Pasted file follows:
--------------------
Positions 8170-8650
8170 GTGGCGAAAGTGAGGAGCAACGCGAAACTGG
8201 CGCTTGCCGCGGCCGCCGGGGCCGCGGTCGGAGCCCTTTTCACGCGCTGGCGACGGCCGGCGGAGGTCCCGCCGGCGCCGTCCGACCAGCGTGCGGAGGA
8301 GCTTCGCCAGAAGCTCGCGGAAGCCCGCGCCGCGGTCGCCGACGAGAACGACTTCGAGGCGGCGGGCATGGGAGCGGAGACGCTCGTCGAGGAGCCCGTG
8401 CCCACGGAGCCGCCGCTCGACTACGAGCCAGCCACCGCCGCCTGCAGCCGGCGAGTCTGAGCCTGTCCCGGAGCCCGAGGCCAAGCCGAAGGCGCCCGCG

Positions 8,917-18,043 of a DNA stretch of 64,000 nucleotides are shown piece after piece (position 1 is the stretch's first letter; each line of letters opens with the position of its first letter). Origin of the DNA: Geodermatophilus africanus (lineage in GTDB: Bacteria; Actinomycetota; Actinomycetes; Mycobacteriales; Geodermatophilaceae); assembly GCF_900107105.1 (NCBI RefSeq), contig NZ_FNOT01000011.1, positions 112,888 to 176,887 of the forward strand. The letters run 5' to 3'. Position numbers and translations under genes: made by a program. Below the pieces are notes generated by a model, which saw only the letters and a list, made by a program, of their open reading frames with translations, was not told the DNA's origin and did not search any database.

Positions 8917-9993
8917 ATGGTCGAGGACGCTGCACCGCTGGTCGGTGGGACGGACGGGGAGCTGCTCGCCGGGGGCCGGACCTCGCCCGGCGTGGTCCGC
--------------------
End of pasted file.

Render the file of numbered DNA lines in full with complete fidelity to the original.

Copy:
Positions 8170-8650
8170 GTGGCGAAAGTGAGGAGCAACGCGAAACTGG
8201 CGCTTGCCGCGGCCGCCGGGGCCGCGGTCGGAGCCCTTTTCACGCGCTGGCGACGGCCGGCGGAGGTCCCGCCGGCGCCGTCCGACCAGCGTGCGGAGGA
8301 GCTTCGCCAGAAGCTCGCGGAAGCCCGCGCCGCGGTCGCCGACGAGAACGACTTCGAGGCGGCGGGCATGGGAGCGGAGACGCTCGTCGAGGAGCCCGTG
8401 CCCACGGAGCCGCCGCTCGACTACGAGCCAGCCACCGCCGCCTGCAGCCGGCGAGTCTGAGCCTGTCCCGGAGCCCGAGGCCAAGCCGAAGGCGCCCGCG

Positions 8,917-18,043 of a DNA stretch of 64,000 nucleotides are shown piece after piece (position 1 is the stretch's first letter; each line of letters opens with the position of its first letter). Origin of the DNA: Geodermatophilus africanus (lineage in GTDB: Bacteria; Actinomycetota; Actinomycetes; Mycobacteriales; Geodermatophilaceae); assembly GCF_900107105.1 (NCBI RefSeq), contig NZ_FNOT01000011.1, positions 112,888 to 176,887 of the forward strand. The letters run 5' to 3'. Position numbers and translations under genes: made by a program. Below the pieces are notes generated by a model, which saw only the letters and a list, made by a program, of their open reading frames with translations, was not told the DNA's origin and did not search any database.

Positions 8917-9993
8917 ATGGTCGAGGACGCTGCACCGCTGGTCGGTGGGACGGACGGGGAGCTGCTCGCCGGGGGCCGGACCTCGCCCGGCGTGGTCCGC